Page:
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‘Clone high-rise city’ fear over revised plans for Norwich’s Anglia Square

PUBLISHED: 06:53 14 October 2018 | UPDATED: 06:53 14 October 2018

New plan for a 20-storey tower in Anglia Square. Photo: Weston Homes

New plan for a 20-storey tower in Anglia Square. Photo: Weston Homes

Weston Homes

The revised proposals for Anglia Square would still risk turning Norwich into “yet another clone high-rise city”, according to civic watchdogs.

Housebuilder Weston Homes, along with landowner Columbia Threadneedle, lodged revised plans for its revamp of the shopping centre with Norwich City Council last month.

The revised scheme sees the height of the controversial 25-storey tower, which would be a ‘marker building’ in the development, reduced by five storeys.

The developers had said that would “emphasise its slender proportions and reduce its visual impact”, but the Norwich Society has still tabled an objection to the revised scheme.

Along with the tower, the proposals include 1,200 new homes, dozens of shops, a 200-bed hotel, 600-space car park and pedestrianised areas.

But in the Norwich Society’s objection, vice-chairman Paul Burall, said: “While the 20 storey tower is an unnecessary and unwelcome intrusion on the city skyline, it is the sheer bulk and height of the other blocks that would cause the most damage to Norwich’s unique street scene.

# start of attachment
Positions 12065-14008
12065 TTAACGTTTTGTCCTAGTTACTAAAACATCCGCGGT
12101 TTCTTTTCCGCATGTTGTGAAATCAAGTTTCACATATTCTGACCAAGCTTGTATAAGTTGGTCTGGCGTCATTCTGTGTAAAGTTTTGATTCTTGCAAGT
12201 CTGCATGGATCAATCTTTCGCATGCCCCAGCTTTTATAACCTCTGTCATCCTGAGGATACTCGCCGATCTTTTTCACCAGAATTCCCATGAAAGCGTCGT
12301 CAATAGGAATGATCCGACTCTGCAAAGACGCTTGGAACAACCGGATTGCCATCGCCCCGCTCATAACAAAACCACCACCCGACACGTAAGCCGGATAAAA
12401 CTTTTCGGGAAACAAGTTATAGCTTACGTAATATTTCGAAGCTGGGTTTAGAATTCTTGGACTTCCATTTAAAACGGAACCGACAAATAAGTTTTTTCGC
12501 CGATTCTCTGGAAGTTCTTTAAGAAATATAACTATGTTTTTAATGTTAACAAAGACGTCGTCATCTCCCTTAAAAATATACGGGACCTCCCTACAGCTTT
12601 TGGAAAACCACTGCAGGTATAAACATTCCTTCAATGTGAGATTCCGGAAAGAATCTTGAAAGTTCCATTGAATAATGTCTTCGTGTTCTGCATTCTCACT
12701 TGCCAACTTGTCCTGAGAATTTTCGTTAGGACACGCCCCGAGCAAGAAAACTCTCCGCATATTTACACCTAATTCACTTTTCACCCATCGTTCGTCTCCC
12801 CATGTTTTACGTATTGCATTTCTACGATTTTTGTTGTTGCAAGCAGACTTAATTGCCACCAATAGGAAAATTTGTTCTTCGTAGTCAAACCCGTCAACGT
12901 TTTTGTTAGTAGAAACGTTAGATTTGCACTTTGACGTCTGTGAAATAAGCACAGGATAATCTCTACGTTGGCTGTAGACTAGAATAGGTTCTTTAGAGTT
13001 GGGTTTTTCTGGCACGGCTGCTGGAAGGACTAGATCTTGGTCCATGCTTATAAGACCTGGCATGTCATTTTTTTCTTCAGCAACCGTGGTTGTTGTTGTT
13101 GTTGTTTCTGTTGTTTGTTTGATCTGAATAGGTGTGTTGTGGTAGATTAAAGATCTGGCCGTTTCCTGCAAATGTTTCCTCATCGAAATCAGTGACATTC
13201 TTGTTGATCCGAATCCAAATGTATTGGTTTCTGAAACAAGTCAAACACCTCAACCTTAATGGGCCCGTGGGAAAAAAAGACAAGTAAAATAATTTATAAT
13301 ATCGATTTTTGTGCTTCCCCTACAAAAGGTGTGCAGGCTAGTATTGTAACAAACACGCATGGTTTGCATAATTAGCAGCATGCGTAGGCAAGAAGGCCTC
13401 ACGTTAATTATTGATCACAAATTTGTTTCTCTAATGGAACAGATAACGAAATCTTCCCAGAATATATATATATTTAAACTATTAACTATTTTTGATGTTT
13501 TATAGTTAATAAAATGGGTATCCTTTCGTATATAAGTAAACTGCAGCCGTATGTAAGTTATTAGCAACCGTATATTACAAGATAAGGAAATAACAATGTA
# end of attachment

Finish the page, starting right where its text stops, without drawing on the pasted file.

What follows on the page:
“We again highlight the 12 storey block on the St Crispin’s roundabout frontage as an example of the harm that the development would cause in terms of being so out-of-scale with buildings in the rest of the city centre.

“In the long term, we suggest that allowing this development would damage the city economy.

“The Anglia Square proposal risks turning Norwich into yet another clone high-rise city, damaging its attractiveness for those who live and work here, deterring visitors, and putting off specialist and skilled staff who are considering moving to the city: all things that affect long-term prosperity.”

The society’s objection says there are alternatives, suggesting a consortium of local investors, developers and others could join the landowner in “developing the crucial site for the overall benefit of the city”.

More than 400 comments have been lodged over the original scheme and the revised scheme, the majority objecting.

A decision on whether to grant planning permission will be made by members of Norwich City Council’s planning committee in due course.

Paul Burall, from the Norwich Society. Pic: Sonya Duncan.Paul Burall, from the Norwich Society. Pic: Sonya Duncan.

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